- Question 2: Can ex-officio members vote, and are they counted in determining whether a quorum is present?
Answer: “Ex officio” is a Latin term meaning “by virtue of office or position.” Ex-officio members of boards and committees, therefore, are persons who are members by virtue of some other office or position that they hold. For example, if the bylaws of an organization provide for a Committee on Finance consisting of the treasurer and three other members appointed by the president, the treasurer is said to be an ex-officio member of the finance committee, since he or she is automatically a member of that committee by virtue of the fact that he or she holds the office of treasurer.
Without exception, ex-officio members of boards and committees have exactly the same rights and privileges as do all other members, including, of course, the right to vote. There are, however, two instances in which ex-officio members are not counted in determining the number required for a quorum or in determining whether or not a quorum is present. These two instances are: 1. In the case of the president, whenever the bylaws provide that the president shall be an ex-officio member of all committees (or of all committees with certain stated exceptions); and 2. When the ex-officio member of the board or committee is neither an ex-officio officer of the board or committee nor a member, employee, or elected or appointed officer of the society (for example, when the governor of a state is made ex officio a member of a private college board).
Again, however, it should be emphasized that in these instances the ex-officio member still has all of the rights and privileges of membership, including the right to vote. [RONR (11th ed.), pp. 483-84; p. 497, ll. 20-29.]
Bylaw 9250.2 Notices of Motion says “should” , not “must” submit motions ahead of time. Of course it is a good idea to submit ahead of time, but on occasion timeliness precludes that happening.
See, for example:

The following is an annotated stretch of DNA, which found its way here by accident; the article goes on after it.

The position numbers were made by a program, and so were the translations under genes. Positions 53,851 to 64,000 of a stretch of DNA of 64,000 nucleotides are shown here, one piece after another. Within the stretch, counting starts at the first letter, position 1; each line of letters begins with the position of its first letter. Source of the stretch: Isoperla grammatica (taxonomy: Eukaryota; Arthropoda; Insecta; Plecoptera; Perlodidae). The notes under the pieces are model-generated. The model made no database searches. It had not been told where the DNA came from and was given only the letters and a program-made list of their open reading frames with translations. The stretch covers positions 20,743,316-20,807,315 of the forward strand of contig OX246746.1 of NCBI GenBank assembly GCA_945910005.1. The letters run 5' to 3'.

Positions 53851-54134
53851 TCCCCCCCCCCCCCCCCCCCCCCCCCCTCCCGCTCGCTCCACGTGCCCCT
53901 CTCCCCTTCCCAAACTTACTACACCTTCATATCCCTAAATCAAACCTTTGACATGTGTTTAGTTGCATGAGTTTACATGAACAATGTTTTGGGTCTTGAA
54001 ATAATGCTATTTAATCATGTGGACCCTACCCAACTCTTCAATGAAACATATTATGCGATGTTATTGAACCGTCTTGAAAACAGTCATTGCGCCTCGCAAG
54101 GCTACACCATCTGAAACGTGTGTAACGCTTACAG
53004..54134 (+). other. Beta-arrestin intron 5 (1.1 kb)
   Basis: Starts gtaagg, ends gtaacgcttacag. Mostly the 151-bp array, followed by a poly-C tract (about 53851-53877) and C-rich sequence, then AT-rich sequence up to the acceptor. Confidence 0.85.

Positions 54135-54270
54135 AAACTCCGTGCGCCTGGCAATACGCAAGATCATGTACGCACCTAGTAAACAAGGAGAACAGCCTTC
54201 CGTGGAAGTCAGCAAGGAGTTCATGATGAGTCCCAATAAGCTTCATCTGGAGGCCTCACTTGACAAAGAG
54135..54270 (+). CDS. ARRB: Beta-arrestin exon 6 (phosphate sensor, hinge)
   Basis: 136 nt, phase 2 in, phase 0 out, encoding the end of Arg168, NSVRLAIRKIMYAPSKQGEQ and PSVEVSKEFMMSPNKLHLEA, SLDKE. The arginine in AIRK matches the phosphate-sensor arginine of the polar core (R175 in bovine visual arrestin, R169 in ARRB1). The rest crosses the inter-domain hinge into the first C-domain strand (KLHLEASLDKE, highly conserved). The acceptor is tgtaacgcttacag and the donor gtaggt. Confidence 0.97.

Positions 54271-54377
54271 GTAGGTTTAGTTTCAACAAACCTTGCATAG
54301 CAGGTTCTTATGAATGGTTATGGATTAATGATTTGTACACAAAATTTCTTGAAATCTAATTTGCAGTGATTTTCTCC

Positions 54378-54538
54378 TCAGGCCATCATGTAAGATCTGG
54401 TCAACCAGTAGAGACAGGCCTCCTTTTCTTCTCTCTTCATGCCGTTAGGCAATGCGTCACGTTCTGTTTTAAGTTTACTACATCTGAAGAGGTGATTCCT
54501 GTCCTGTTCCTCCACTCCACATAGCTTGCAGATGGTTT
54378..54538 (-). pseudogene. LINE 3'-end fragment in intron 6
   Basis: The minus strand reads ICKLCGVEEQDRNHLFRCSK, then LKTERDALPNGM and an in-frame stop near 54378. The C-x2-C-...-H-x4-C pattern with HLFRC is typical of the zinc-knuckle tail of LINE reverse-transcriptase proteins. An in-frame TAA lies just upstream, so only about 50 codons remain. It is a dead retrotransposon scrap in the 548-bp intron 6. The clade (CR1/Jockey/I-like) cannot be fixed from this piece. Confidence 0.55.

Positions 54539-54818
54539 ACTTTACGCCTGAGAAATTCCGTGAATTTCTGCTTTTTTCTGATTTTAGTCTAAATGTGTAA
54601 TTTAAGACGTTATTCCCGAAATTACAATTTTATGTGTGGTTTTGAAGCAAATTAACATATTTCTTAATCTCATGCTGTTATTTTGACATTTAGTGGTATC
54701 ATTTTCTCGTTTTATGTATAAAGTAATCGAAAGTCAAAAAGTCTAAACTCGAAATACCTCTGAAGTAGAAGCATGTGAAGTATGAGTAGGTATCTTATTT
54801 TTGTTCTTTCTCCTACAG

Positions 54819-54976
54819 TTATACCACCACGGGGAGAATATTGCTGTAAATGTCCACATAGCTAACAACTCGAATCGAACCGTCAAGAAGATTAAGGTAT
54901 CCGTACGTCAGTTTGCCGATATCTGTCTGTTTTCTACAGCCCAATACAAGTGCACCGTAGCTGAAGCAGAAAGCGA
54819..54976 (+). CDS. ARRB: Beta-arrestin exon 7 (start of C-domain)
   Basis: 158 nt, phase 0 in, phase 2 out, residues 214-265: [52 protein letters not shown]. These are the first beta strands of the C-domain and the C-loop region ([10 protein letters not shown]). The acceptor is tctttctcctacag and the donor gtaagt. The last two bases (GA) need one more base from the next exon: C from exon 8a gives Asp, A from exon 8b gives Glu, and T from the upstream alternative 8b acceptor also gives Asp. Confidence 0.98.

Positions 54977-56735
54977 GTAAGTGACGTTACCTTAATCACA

- Introduction to Robert’s rules of Order
- Chapter Six, American Institutute of Parliamentarians Standard Code of Parliamentary Procedure, and Robert’s Rules for Dummies, p 80, both of which state that motions from the floor are a normal part of business..
- As well, SD61 Bylaw 9368: “In all meetings of the Board of Trustees, procedures shall be governed by Robert’s Rules of Order, except where provisions of the bylaws of the Board or the Schools Act may conflict, in which case the latter shall prevail.” “Should” is not prescriptive, so no Bylaw conflicts, and the School Act does not deal with this issue. If the majority of this Board wants to prohibit motions from the floor in some standard way then Bylaw 9250.2 needs to be changed. That’s obviously not practical however, as business via motion needs to be allowed to come from the floor.
Right now at the SD61 Board, accepting motions from the floor – or not – seems to be left to the discretion of the chair, which is not a good thing in public perception. Attention will be on whose motions are allowed to be added to the agenda from the floor for debate and disposition at the meeting, and whose motions may or may not be dealt with in a timely way or even barred from coming from the floor for debate and vote at that meeting. There needs to be clarity of procedure and consistency.
Except clarity and consistency are possibly “not our practice”.